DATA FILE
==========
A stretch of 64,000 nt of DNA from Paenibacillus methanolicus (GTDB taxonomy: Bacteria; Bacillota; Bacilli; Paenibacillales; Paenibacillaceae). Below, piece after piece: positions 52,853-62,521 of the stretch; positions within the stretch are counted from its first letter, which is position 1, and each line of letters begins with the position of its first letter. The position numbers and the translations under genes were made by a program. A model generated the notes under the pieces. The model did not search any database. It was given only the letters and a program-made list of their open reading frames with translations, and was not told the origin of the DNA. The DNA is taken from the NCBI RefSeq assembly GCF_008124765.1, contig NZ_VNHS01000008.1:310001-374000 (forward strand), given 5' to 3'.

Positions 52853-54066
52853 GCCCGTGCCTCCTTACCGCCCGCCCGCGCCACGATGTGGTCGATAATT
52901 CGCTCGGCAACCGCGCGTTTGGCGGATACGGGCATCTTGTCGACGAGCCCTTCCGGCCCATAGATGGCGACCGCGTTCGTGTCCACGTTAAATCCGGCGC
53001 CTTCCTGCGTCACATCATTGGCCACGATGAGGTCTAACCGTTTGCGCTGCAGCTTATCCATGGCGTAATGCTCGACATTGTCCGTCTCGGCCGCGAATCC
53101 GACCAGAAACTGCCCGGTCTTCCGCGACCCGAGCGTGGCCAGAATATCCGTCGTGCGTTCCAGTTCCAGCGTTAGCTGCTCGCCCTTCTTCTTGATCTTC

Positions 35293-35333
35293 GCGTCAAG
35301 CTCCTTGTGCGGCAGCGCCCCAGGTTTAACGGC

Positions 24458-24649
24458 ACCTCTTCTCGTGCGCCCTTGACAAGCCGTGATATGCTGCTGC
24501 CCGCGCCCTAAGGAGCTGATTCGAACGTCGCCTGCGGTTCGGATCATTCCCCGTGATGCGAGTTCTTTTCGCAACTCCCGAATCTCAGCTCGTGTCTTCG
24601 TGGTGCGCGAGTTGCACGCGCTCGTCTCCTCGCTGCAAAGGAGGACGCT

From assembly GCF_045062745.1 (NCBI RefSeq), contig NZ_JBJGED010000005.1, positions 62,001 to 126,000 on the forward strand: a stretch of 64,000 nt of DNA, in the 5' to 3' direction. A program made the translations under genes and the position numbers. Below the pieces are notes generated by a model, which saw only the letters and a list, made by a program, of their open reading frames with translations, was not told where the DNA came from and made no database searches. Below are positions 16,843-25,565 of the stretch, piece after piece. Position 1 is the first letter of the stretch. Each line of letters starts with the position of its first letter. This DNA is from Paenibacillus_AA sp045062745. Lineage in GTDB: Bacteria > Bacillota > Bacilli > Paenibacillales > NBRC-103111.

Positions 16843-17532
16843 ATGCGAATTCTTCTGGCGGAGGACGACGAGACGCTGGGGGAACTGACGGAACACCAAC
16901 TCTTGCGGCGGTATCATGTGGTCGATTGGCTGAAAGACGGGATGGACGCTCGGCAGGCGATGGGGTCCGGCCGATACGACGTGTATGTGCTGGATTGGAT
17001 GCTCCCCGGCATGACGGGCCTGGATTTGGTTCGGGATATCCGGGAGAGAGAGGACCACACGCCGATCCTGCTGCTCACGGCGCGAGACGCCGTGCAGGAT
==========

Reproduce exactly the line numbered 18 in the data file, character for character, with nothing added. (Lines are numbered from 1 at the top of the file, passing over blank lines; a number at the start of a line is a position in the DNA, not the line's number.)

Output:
17001 GCTCCCCGGCATGACGGGCCTGGATTTGGTTCGGGATATCCGGGAGAGAGAGGACCACACGCCGATCCTGCTGCTCACGGCGCGAGACGCCGTGCAGGAT